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Since 2002, the world has witnessed major outbreaks of acute respiratory illness by three zoonotic coronaviruses (CoVs), which differ from each other in pathogenicity. Reasons for the lower pathogenicity of SARS-CoV-2 than the other two zoonotic coronaviruses, SARS-CoV and MERS-CoV, are not well understood. We herein compared the codon usage patterns of the three zoonotic CoVs causing severe acute respiratory syndromes and four human-specific CoVs (NL63, 229E, OC43, and HKU1) causing mild diseases. We found that the seven viruses have different codon usages, with SARS-CoV-2 having the lowest effective number of codons (ENC) among the zoonotic CoVs. Human codon adaptation index (CAI) analysis revealed that the CAI value of SARS-CoV-2 is the lowest among the zoonotic CoVs. The ENC and CAI values of SARS-CoV-2 were more similar to those of the less-pathogenic human-specific CoVs. To further investigate adaptive evolution within SARS-CoV-2, we examined codon usage patterns in 3573 genomes of SARS-CoV-2 collected over the initial 4 months of the pandemic. We showed that the ENC values and the CAI values of SARS-CoV-2 were decreasing over the period. The low ENC and CAI values could be responsible for the lower pathogenicity of SARS-CoV-2. While mutational pressure appears to shape codon adaptation in the overall genomes of SARS-CoV-2 and other zoonotic CoVs, the E gene of SARS-CoV-2, which has the highest codon usage bias, appears to be under strong natural selection. Data from the study contribute to our understanding of the pathogenicity and evolution of SARS-CoV-2 in humans. Copyright © 2021 Elsevier B.V. All rights reserved.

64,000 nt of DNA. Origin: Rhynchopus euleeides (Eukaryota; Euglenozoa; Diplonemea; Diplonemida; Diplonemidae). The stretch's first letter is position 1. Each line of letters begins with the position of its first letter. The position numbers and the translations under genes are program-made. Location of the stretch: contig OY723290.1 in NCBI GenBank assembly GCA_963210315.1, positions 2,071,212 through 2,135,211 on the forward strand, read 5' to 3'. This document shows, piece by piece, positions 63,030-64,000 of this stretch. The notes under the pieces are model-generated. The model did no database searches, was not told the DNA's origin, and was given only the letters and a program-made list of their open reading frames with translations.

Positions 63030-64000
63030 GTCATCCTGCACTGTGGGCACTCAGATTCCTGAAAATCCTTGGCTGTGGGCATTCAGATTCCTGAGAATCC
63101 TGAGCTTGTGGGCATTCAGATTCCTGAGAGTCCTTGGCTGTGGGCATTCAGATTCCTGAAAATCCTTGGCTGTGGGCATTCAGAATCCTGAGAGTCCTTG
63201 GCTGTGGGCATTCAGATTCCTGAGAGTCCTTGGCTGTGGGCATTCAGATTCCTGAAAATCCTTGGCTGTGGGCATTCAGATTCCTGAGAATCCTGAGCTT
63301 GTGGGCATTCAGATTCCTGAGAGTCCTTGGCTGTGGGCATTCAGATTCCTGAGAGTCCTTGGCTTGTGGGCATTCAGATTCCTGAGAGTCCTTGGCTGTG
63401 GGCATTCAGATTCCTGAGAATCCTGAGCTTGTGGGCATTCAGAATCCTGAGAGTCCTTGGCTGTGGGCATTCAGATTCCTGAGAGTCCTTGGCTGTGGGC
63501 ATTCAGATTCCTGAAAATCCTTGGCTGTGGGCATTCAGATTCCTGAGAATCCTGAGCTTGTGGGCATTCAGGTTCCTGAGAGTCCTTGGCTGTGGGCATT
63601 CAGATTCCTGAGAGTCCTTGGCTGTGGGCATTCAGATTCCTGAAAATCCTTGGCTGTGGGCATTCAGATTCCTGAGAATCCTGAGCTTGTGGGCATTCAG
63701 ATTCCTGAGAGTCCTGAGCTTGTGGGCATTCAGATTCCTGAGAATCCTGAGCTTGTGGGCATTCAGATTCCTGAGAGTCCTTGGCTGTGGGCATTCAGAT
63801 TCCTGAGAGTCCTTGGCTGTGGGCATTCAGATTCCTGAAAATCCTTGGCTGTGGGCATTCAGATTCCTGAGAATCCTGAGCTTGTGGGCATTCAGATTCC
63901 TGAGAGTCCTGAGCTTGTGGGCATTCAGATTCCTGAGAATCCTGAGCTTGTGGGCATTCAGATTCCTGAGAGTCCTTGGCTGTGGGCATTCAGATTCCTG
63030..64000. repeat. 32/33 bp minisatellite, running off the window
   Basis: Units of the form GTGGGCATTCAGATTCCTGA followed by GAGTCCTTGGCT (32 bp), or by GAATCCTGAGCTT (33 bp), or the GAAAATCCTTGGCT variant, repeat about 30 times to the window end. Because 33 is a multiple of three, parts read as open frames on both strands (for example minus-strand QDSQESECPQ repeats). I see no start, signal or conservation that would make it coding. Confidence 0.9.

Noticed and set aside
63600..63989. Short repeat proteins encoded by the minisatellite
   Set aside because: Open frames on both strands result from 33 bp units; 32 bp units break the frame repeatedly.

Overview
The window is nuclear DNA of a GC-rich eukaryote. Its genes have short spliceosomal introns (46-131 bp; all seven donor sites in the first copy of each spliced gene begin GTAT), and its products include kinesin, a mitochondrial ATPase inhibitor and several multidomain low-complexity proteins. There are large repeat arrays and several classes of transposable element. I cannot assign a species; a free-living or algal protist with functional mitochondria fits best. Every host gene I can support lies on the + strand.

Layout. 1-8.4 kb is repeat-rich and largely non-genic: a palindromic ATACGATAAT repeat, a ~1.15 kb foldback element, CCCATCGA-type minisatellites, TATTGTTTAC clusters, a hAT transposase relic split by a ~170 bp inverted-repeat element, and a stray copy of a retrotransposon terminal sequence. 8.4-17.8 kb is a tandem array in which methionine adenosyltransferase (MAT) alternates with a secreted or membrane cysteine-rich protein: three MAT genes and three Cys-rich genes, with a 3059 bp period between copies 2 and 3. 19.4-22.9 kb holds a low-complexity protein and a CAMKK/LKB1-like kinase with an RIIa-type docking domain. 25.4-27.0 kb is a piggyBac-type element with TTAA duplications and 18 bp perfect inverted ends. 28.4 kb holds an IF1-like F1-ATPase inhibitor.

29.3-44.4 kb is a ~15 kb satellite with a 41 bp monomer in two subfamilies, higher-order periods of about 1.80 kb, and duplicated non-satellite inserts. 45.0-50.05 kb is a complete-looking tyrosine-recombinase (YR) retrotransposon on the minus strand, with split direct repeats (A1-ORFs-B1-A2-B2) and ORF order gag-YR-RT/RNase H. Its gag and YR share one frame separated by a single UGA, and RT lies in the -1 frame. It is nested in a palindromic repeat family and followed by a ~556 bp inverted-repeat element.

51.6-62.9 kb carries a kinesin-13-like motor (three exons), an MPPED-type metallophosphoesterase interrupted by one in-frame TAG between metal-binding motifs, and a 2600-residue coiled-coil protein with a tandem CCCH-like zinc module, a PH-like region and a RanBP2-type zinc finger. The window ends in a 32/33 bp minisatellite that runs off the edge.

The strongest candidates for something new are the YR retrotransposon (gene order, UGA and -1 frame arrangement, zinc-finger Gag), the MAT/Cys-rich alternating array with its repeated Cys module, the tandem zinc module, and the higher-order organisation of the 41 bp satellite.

Wanyi Huang, Yaqiong Guo, Na Li, Yaoyu Feng, Lihua Xiao. Codon usage analysis of zoonotic coronaviruses reveals lower adaptation to humans by SARS-CoV-2. Infection, genetics and evolution : journal of molecular epidemiology and evolutionary genetics in infectious diseases. 2021 Apr;89:104736

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PMID: 33516969

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